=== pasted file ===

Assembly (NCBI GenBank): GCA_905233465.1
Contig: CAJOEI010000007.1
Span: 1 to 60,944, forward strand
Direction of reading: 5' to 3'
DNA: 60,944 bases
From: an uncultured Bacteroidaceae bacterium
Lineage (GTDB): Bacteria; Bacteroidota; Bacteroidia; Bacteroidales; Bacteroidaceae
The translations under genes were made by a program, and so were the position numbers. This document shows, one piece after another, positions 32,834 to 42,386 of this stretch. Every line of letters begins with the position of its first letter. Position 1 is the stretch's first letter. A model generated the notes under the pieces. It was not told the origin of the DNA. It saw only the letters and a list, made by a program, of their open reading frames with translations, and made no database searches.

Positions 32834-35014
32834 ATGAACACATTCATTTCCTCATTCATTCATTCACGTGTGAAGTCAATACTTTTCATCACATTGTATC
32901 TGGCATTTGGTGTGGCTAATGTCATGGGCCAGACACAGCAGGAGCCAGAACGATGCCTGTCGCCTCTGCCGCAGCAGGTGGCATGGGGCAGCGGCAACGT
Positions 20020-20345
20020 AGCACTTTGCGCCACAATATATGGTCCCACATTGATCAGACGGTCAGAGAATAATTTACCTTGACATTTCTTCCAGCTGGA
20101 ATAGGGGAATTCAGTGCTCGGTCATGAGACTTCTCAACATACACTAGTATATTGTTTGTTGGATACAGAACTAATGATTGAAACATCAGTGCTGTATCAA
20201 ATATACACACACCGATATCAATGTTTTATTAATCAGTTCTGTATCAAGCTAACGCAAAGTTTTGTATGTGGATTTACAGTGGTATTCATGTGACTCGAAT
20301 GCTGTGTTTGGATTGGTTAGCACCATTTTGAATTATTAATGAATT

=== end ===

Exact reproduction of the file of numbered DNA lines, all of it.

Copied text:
Assembly (NCBI GenBank): GCA_905233465.1
Contig: CAJOEI010000007.1
Span: 1 to 60,944, forward strand
Direction of reading: 5' to 3'
DNA: 60,944 bases
From: an uncultured Bacteroidaceae bacterium
Lineage (GTDB): Bacteria; Bacteroidota; Bacteroidia; Bacteroidales; Bacteroidaceae
The translations under genes were made by a program, and so were the position numbers. This document shows, one piece after another, positions 32,834 to 42,386 of this stretch. Every line of letters begins with the position of its first letter. Position 1 is the stretch's first letter. A model generated the notes under the pieces. It was not told the origin of the DNA. It saw only the letters and a list, made by a program, of their open reading frames with translations, and made no database searches.

Positions 32834-35014
32834 ATGAACACATTCATTTCCTCATTCATTCATTCACGTGTGAAGTCAATACTTTTCATCACATTGTATC
32901 TGGCATTTGGTGTGGCTAATGTCATGGGCCAGACACAGCAGGAGCCAGAACGATGCCTGTCGCCTCTGCCGCAGCAGGTGGCATGGGGCAGCGGCAACGT
Positions 20020-20345
20020 AGCACTTTGCGCCACAATATATGGTCCCACATTGATCAGACGGTCAGAGAATAATTTACCTTGACATTTCTTCCAGCTGGA
20101 ATAGGGGAATTCAGTGCTCGGTCATGAGACTTCTCAACATACACTAGTATATTGTTTGTTGGATACAGAACTAATGATTGAAACATCAGTGCTGTATCAA
20201 ATATACACACACCGATATCAATGTTTTATTAATCAGTTCTGTATCAAGCTAACGCAAAGTTTTGTATGTGGATTTACAGTGGTATTCATGTGACTCGAAT
20301 GCTGTGTTTGGATTGGTTAGCACCATTTTGAATTATTAATGAATT